Oliver Kazunga Acting Business Editor
HWANGE Thermal Power station’s generation capacity has gone down to about 200 megawatts against an installed capacity of 920MW.
The Zimbabwe Power Company (ZPC) indicated on its website that the country’s largest coal-fired power station was producing 202MW due to continued generation constraints as the plant’s units, 4, 5 and 6 experienced faults between Saturday and yesterday.
Before the faults, Hwange’s output was about 450MW daily.
“Unit 4 was taken out of service on January 23 . . . for tube leak repairs on the HP feed water heaters and ID fan repairs. The unit is expected back in service later on today (yesterday).
“Unit 5 tripped on January 25 . . . on drum level high following boiler trip on flame failure. The unit was synchronized at 06.47hrs.
“Unit 6 tripped on January . . . on drum level high following the loss of a mill due to a gearbox failure. The unit had only one mill in service.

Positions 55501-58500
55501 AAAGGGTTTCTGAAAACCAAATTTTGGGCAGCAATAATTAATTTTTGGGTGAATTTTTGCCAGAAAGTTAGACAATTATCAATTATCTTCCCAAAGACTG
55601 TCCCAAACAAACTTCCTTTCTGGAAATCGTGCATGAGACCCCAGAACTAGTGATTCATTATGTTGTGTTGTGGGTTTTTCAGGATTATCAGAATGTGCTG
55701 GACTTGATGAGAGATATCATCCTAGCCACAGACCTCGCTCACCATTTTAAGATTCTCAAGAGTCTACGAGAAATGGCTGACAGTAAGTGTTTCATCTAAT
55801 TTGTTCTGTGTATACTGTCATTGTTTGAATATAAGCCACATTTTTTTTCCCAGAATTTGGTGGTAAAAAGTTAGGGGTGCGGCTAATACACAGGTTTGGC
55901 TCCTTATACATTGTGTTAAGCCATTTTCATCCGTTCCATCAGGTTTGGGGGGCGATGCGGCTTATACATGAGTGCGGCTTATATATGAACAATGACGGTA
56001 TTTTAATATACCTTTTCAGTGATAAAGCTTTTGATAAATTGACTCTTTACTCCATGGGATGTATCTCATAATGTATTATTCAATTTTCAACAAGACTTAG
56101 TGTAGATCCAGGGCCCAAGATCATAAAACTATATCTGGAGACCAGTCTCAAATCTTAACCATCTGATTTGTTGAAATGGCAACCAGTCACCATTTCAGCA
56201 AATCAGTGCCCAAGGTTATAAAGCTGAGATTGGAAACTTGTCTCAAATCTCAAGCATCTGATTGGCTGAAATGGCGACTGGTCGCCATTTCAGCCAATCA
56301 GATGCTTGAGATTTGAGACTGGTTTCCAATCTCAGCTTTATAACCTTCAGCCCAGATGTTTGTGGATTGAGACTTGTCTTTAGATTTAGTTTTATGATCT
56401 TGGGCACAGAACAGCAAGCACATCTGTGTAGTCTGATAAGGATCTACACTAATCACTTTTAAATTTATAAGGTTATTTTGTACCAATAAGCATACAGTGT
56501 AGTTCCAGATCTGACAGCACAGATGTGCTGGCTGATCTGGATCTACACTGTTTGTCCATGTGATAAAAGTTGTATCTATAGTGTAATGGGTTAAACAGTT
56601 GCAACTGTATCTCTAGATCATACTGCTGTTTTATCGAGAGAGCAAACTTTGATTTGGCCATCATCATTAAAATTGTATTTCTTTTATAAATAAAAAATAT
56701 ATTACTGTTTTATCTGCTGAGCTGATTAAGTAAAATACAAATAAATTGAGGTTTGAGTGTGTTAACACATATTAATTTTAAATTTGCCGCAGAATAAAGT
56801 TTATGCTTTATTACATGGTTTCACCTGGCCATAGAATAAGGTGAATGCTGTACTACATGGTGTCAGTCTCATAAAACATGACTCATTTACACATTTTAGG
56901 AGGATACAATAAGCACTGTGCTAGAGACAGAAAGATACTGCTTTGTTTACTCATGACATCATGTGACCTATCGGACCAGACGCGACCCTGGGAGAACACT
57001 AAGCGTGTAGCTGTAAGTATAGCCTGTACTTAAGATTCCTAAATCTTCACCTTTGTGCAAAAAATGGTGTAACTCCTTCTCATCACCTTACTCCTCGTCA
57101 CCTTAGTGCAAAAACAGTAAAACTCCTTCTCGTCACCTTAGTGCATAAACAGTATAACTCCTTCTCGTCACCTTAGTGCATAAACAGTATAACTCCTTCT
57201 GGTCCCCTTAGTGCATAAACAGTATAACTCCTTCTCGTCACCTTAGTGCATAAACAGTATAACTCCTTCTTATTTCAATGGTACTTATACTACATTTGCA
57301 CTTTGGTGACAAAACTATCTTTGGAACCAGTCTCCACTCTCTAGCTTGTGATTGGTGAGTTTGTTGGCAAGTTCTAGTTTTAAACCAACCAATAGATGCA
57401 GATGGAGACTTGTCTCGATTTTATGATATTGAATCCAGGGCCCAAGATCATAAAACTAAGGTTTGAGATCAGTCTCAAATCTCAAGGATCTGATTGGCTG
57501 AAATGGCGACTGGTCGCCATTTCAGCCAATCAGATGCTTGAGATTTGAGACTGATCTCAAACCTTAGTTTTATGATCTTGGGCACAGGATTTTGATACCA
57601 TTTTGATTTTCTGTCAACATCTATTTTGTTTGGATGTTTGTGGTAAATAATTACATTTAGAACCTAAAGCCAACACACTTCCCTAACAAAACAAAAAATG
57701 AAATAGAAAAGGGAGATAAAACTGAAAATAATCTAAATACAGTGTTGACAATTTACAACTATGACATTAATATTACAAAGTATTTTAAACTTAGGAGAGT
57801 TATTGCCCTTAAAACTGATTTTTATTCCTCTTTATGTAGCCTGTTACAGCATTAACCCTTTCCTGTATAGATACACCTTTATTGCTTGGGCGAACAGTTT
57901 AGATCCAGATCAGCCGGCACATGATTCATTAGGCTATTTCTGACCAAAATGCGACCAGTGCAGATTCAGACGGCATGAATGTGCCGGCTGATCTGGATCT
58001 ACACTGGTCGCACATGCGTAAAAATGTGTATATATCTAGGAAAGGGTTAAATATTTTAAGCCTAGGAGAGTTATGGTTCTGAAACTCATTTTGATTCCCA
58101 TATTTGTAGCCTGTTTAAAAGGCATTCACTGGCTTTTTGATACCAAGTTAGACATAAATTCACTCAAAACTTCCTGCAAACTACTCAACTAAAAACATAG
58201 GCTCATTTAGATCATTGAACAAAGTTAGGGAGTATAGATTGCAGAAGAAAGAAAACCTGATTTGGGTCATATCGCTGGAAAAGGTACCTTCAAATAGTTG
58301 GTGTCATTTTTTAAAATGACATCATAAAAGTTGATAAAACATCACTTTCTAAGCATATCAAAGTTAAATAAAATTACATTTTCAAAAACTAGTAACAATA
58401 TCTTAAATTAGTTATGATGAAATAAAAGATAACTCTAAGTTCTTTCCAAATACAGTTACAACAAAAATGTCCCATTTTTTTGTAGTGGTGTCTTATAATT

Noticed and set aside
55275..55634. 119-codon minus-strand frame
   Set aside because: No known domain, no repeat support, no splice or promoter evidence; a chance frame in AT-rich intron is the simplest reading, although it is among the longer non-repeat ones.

“Preparations for the repair works are in progress and unit return to service date will be advised,” said ZPC.
As a result of the technical fault at the thermal power station, the country was as of yesterday producing 840MW.
Hwange Power Station’s Unit 1 was taken out of service in July last year for internal boiler tube leaks with the unit now awaiting commissioning after roter earth repairs.
Over the years, equipment at the country’s power stations has been experiencing constant breakdowns due to old age resulting in Zimbabwe experiencing a huge energy deficit.
Against this background, the government has among other initiatives aimed at boosting power generation capacity, embarked on a programme to upgrade the Hwange Thermal Power plant.
Last December, Finance and Economic Development Minister Patrick Chinamasa announced that China had committed to provide a $1.2 billion loan for the refurbishment of the Hwange thermal power plant.
It is hoped that the upgrading exercise at Hwange will add 600MW of power to the national grid.
Zimbabwe is one of the countries in Southern Africa that is experiencing a critical power deficit due to lack of investment in electricity projects.
Electricity demand has continued to outstrip supply due to factors such as increased population growth.
As demand outstrips supply, load-shedding and power rationing characterise the economy, a development which has seen industries failing to stimulate production to competitive levels.